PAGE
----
Protection  

Second beneficiary for Seven Families campaign confirmed

Charity promotional campaign Seven Families has announced a deaf former probation worker unable to work after being diagnosed with multiple sclerosis will be its second chosen beneficiary.

Daniel Pinder was born deaf in November 1964 and was also diagnosed with epilepsy while young. He worked as a rehabilitation officer until 2009, when he was diagnosed with multiple sclerosis.

Mr Pinder, who will receive £700 per month from the campaign, explained Seven Families is important for raising public awareness of the real impact of health conditions.

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Mr Pinder stated: “The money we received from the project will be used to improve our standard of living as well as training for future employment that is hopefully suited to my skills and abilities.

“I may also obtain specialist equipment that will aid me to be more independent whether socially or in employment.”

Seven Families has been backed by Aegon, Ageas Protect, Aviva, British Friendly, Canada Life, Cardif Pinnacle, Ellipse, Exeter Friendly, Fineos, Friends Life, Hannover Re UK Life, LV, Pacific Life Re, PruProtect, RGA, Scor, Scottish Widows, Unum and Zurich.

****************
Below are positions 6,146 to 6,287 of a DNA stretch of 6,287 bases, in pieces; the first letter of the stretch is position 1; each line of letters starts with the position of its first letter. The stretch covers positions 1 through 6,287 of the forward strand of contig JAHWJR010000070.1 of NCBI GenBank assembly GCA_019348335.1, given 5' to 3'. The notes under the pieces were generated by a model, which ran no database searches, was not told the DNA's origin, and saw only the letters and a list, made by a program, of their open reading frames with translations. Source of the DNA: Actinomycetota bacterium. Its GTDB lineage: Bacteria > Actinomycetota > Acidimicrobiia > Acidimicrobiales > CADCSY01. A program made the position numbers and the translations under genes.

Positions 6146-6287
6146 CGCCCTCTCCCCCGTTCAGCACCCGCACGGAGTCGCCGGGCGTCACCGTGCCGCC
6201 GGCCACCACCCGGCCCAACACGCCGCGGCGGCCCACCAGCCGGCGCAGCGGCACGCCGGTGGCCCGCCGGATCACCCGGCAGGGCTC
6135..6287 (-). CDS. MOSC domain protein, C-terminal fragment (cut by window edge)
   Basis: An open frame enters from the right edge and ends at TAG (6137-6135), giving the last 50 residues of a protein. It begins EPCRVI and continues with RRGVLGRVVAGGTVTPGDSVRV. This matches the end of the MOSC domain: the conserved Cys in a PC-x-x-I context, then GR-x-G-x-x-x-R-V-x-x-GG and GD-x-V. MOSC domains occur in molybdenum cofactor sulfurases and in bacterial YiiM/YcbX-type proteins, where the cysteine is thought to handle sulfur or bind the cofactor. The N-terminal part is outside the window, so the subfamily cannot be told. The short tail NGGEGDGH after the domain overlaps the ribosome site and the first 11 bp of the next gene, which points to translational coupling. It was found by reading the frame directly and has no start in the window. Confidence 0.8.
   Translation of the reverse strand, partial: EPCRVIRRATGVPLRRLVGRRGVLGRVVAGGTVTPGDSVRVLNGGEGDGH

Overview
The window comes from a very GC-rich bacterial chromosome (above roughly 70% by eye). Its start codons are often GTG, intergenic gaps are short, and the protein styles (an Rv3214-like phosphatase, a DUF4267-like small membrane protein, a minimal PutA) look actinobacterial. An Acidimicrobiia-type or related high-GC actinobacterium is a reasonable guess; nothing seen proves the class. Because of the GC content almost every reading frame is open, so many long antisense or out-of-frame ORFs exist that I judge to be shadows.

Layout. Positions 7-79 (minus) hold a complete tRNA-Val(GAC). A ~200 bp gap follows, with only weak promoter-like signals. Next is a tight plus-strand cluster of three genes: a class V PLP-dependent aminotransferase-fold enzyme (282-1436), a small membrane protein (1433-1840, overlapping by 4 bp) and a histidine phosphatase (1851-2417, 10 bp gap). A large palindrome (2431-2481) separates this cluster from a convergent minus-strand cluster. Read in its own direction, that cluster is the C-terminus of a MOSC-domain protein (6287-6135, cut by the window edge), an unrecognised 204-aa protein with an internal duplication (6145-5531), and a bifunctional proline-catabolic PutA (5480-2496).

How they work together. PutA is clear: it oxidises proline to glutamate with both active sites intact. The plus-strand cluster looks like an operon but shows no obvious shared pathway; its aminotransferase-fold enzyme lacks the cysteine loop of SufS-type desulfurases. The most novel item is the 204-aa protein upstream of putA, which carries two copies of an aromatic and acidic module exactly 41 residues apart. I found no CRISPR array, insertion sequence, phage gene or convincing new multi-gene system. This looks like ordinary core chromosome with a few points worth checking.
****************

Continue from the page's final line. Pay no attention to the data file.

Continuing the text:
The companies will provide one year of financial support to the breadwinners of seven families currently unable to work through ill health or accident.

Peter Le Beau, chairman of the Income Protection Taskforce and spokesperson for the campaign, said: “It is the first campaign of its kind and it is probably the first time so many major companies have worked together for a common purpose and got widespread support for doing so.

“However, it is not just about the money as each family will also have the opportunity to benefit from independent living, rehabilitation and counselling services.”

Mr Le Beau added: “Each family will also have access to basic financial advice, from a range of volunteering financial advisers, to help with basic finances and budgeting.”

The first family announced to benefit from the project were Tim and Tracey Clarke, a married couple who live on a houseboat after financial difficulties forced the sale of the family home.

Ms Clarke was born with no sight in her left eye and had a career as a pharmacy technician, but in 2011 her eyesight began to shut down completely and she now retains just 2 per cent of her vision. The family will receive £600 per month from the campaign.

She said: “It is just about manageable on benefits but this additional money from Seven Families could be life changing.

“Amongst other things I will be able to buy a laptop with the necessary specialist software that will allow me to work again. I then hope to begin to build a path into writing and publishing, which I can do from the boat.”

peter.walker@ft.com